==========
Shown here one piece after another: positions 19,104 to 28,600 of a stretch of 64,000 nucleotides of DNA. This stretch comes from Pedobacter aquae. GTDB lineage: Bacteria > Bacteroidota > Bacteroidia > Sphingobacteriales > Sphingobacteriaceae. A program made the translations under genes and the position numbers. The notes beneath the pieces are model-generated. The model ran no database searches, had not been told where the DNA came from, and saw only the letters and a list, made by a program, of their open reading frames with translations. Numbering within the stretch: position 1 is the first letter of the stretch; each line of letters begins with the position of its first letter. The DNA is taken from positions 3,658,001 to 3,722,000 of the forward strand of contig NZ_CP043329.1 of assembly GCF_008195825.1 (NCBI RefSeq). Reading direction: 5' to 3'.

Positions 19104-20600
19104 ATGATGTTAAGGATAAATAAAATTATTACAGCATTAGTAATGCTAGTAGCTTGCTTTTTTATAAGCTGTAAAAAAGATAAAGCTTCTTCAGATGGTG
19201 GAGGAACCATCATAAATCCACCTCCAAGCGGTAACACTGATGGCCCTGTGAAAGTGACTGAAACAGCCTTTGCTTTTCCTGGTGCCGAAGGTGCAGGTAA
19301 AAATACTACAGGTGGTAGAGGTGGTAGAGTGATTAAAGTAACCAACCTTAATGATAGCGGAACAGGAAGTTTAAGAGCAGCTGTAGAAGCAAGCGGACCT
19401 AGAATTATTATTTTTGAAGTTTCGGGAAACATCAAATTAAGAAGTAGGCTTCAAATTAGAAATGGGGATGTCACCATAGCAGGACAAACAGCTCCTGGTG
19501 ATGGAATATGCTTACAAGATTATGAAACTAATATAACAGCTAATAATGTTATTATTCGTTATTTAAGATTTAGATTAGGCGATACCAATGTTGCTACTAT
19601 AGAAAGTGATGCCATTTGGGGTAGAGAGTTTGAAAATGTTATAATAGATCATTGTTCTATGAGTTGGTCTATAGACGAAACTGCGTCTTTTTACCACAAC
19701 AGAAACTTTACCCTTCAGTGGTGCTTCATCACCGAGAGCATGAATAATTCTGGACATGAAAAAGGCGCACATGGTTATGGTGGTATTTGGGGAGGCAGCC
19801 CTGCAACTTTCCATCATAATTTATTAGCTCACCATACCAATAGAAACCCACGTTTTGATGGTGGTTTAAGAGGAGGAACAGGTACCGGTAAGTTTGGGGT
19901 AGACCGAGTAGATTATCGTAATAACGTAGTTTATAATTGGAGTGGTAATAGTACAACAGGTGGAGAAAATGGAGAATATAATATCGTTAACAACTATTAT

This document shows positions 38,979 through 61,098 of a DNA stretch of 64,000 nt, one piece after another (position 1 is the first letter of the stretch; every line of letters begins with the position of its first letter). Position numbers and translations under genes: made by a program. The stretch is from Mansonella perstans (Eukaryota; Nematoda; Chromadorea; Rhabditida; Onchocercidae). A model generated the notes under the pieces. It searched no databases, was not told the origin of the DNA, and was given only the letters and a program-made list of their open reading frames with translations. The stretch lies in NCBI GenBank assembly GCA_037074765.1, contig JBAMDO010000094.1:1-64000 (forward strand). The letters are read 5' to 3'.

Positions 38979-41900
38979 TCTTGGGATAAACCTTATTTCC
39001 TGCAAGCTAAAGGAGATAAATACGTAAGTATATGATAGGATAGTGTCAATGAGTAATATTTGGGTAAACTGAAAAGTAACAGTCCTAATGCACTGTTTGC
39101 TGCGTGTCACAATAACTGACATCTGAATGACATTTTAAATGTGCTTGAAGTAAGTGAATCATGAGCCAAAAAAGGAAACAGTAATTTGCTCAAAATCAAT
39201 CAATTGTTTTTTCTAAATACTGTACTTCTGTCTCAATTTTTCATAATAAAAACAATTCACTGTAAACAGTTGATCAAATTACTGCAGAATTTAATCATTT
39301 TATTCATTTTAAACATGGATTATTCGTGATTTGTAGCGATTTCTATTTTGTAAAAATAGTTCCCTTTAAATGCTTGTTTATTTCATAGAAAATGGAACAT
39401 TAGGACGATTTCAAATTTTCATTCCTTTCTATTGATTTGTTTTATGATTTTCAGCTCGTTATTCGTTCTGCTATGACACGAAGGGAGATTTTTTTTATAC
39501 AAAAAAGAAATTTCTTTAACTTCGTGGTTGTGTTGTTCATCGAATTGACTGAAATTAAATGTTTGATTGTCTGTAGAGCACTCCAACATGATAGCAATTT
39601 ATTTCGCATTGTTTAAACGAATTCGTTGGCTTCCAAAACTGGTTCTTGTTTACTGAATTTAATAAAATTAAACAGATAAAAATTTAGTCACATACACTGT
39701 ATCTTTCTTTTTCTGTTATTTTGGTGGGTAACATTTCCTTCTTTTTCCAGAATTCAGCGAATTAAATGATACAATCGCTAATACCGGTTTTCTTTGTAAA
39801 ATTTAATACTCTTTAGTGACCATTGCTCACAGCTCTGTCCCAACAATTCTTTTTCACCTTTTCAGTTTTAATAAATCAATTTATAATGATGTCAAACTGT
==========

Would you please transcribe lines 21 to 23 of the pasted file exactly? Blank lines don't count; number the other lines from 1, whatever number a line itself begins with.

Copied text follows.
39601 ATTTCGCATTGTTTAAACGAATTCGTTGGCTTCCAAAACTGGTTCTTGTTTACTGAATTTAATAAAATTAAACAGATAAAAATTTAGTCACATACACTGT
39701 ATCTTTCTTTTTCTGTTATTTTGGTGGGTAACATTTCCTTCTTTTTCCAGAATTCAGCGAATTAAATGATACAATCGCTAATACCGGTTTTCTTTGTAAA
39801 ATTTAATACTCTTTAGTGACCATTGCTCACAGCTCTGTCCCAACAATTCTTTTTCACCTTTTCAGTTTTAATAAATCAATTTATAATGATGTCAAACTGT